Nearly five years later, he recently completed his high school football career, having grown to become a 6-foot-2, 260-pound two-way tackle and team captain.

“He has become our best offensive lineman,” Harrison said. “When we ran, we ran behind him. It was no secret. Everybody knew it.

“He’s the biggest, strongest kid, a super kid, a yes-sir, no-sir kind of kid. But the moral of the story is as an educator, especially a young one, you never think anything like that should happen.

“I don’t know why it happened or how it happened, but afterward, you care about your kids differently. It’s not about winning. It’s about teaching life lessons.”

Too often today, Harrison said, coaches’ main objective is winning.

“In my opinion, they don’t need to be coaching, especially at the high school level,” he said of those with that frame of mind. “You never know what can happen day to day. People call me and ask me, ‘Why don’t you try to find another job? You can’t win there.’ I tell them this is where I belong. My calling is here. I don’t feel like I’m just their coach.”

• • •

Jones doesn’t remember much about the accident. He said he usually got to school early, but that day, he was unprepared for an Algebra 1 test, and his teacher had told him if he would get to school by 7 a.m., she would work with him before the test.

And then he woke up in the hospital.

While he said he wasn’t sure he’d call any of the experience miraculous, he does remember that during the whole ordeal, he wasn’t worried about anything.

And even though he was young, he said the experience had changed him.

“I try to appreciate things more,” he said. “I work harder.”

He appreciates Harrison’s position and hopes the guilt the coach has felt will eventually disappear.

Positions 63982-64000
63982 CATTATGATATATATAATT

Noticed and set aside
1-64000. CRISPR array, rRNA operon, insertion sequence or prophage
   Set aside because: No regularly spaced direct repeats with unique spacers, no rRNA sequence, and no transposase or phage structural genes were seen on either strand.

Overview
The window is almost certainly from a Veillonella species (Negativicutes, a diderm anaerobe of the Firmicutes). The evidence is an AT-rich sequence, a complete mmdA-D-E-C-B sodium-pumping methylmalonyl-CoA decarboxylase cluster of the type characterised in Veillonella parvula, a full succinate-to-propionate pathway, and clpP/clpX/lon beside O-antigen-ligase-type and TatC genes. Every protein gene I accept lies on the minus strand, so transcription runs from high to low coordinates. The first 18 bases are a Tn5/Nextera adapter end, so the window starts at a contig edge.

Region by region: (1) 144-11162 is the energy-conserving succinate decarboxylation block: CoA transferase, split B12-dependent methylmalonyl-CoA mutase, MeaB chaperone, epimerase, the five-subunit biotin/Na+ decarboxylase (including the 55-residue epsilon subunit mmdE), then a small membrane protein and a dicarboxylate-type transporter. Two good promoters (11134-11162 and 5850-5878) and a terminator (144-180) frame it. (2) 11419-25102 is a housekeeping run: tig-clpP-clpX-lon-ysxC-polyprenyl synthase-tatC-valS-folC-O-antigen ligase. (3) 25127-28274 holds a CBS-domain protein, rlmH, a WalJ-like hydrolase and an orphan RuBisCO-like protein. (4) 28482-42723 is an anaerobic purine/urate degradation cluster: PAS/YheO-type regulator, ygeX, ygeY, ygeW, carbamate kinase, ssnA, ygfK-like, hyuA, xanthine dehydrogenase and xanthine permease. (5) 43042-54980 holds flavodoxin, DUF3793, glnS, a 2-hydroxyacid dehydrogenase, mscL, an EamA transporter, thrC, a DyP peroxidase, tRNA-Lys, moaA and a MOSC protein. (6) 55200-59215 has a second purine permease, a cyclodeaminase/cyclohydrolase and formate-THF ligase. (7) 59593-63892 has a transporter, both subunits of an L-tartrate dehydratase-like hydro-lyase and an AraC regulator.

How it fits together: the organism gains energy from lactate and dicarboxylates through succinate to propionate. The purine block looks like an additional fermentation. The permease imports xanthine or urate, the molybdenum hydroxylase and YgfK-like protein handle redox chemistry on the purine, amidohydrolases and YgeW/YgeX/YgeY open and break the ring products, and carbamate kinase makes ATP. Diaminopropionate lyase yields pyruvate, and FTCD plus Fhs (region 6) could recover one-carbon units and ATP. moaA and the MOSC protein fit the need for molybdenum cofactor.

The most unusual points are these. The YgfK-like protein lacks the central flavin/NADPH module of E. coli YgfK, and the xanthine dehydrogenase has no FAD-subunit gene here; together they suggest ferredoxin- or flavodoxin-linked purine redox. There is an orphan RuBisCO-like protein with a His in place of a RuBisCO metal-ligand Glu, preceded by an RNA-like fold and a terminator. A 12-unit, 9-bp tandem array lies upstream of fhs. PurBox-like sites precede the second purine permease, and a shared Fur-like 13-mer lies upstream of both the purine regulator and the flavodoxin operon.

“It’s kind of a bond,” he said. “The guy thought he killed me. It was as much my fault as it was his. It was foggy. I guess he could’ve been paying attention more, but I shouldn’t have been in the road.”

Since the accident, the two haven’t talked about the morning that bonded them forever.

“We had respect for each other,” Harrison said. “He’s our best offensive lineman, and I’m his head coach. After he got out of the hospital, that was one of those things we didn’t talk about.”

• • •

Harrison graduated from Ola in 1997 and returned to his alma mater to coach in 2005, before the school merged with Perry-Casa, Plainview-Rover and Fouche Valley to become Two Rivers.

Jones wasn’t a star athlete as an eighth-grader, so the coach didn’t know a lot about him, but Harrison knew his father and other relatives.

Kim Bradford, Jones’ mother, received a call that morning from a friend telling her, “Don’t freak out, but Josh accidentally hit Elijah, so it’s kind of important that you get here.”

On her way to the scene, Bradford told her friend, “Put hands on him and start praying.”

Her son had road rash — no skin on his chin, feet, knees or elbows.

“He kept saying, ‘I’m so sorry about your truck. I’ve got a test; I’ve got to get to school,’” she remembered.

Bradford said she was never angry with Harrison.